Editorial: China Must Continue to Open Up Within World Economy
How should China measure the results of its future efforts at opening up? Recently, central-bank chief Yi Gang told Caixin that China’s financial opening-up “should not only follow the commitments made for the World Trade Organization (WTO) accession, but also look at the needs of China’s economic development and transformation.” Clearly, this point of view applies not just to the financial industry, but is also relevant to China’s overall economy. It has been over 16 years since China joined the WTO, and circumstances both within and outside the country have changed dramatically. China must take comprehensive steps to increase its openness. The yardstick for opening up should take into account openness in both the base and superstructure of its economy.
There is some disagreement over how well China has fulfilled its WTO accession commitments. To be fair, China has, on the whole, conscientiously fulfilled its commitments and respected the WTO’s regulations. This is clear from how the country amended and tidied up a massive volume of laws, regulations, and official documents before joining the WTO, and significantly lowered tariffs after its accession. China has also surpassed most developing countries in terms of the openness of its service industries. When conflicts with trading partners arise, China defers to and carries out WTO decisions with considerable sincerity.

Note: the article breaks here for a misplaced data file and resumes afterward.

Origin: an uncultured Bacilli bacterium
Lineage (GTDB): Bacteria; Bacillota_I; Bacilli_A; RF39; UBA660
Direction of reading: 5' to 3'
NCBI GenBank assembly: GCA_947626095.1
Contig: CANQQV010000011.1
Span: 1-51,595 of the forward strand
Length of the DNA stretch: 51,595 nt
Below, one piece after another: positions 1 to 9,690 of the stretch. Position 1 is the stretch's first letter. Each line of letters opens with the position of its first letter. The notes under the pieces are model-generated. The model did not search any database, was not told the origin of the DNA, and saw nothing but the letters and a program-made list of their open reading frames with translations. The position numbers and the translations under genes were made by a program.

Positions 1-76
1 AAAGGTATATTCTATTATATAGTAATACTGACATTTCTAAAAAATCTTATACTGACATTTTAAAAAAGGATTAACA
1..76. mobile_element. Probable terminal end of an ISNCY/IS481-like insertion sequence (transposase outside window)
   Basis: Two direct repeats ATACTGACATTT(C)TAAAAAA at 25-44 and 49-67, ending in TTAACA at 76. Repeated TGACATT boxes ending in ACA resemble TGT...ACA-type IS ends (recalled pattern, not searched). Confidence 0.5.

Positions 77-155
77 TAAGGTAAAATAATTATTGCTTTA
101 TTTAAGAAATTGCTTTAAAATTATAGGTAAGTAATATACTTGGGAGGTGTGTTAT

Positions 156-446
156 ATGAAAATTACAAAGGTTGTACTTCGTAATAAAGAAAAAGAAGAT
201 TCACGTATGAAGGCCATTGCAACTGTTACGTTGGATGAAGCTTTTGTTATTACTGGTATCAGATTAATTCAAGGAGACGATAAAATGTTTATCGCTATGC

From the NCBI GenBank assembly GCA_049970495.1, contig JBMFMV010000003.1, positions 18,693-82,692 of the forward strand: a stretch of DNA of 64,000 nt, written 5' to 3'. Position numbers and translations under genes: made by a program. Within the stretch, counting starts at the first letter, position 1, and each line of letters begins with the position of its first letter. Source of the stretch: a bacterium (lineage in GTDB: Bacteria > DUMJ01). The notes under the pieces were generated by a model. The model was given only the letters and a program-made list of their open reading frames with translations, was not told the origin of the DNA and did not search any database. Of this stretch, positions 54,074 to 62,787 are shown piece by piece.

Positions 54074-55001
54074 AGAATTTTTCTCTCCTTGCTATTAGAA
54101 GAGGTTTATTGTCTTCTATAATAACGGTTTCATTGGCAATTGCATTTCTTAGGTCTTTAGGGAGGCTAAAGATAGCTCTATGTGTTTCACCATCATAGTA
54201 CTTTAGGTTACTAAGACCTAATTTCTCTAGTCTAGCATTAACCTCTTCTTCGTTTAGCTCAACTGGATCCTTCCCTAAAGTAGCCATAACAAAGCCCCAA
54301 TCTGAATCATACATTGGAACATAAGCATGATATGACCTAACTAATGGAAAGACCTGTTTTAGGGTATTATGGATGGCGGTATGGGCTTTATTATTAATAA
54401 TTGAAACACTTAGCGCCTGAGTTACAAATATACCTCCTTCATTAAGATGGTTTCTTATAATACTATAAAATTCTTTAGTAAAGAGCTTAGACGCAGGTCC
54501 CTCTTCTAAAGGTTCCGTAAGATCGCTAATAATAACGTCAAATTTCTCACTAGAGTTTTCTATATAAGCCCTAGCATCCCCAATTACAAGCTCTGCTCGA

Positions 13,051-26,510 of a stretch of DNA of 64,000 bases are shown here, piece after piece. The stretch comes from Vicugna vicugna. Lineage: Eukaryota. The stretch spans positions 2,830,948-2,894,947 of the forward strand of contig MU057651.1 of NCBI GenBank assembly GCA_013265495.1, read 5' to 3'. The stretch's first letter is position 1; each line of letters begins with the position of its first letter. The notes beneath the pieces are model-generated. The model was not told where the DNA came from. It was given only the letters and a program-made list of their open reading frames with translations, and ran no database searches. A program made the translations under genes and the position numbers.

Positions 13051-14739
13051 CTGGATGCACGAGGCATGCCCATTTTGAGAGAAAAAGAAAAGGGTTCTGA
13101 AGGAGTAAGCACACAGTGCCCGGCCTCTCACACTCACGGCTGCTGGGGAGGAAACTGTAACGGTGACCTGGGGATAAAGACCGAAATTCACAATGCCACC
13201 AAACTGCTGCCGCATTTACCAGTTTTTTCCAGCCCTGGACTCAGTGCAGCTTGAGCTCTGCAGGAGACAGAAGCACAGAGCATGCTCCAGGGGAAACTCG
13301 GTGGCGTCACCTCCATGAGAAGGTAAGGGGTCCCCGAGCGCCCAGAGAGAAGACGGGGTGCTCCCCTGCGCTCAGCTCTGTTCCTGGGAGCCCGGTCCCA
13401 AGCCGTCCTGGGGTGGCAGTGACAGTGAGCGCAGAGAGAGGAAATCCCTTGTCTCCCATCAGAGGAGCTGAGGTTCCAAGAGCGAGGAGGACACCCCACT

However, with the intensification of economic globalization and the continuous growth of the Chinese economy, China’s level of openness is no longer compatible with its status as the world’s second-largest economy, and with its future development. The Chinese government is aware of this, and has made comprehensive plans for future reform and opening-up. China must beware of resting on its laurels, but many Chinese officials and academics still frequently flaunt China’s fulfillment of its WTO promises. This has become increasingly evident in their discussion of the recent trade conflict between China and the U.S., in which they appear to be clinging to an old idea that no longer matches the world around them.
China’s 19th Party Congress called for the country to draw up and promote a new plan for opening up, and to develop “an open economy at a higher level.” China’s leaders have also vowed on multiple occasions to push for policies that open the country up to the rest of the world. After President Xi Jinping announced measures to increase China’s openness at the Boao Forum for Asia Annual Conference, the Chinese government decided to build a free trade zone in Hainan province to gradually explore and advance China’s construction of special free trade ports. Planned free trade zones are also springing up rapidly elsewhere in China.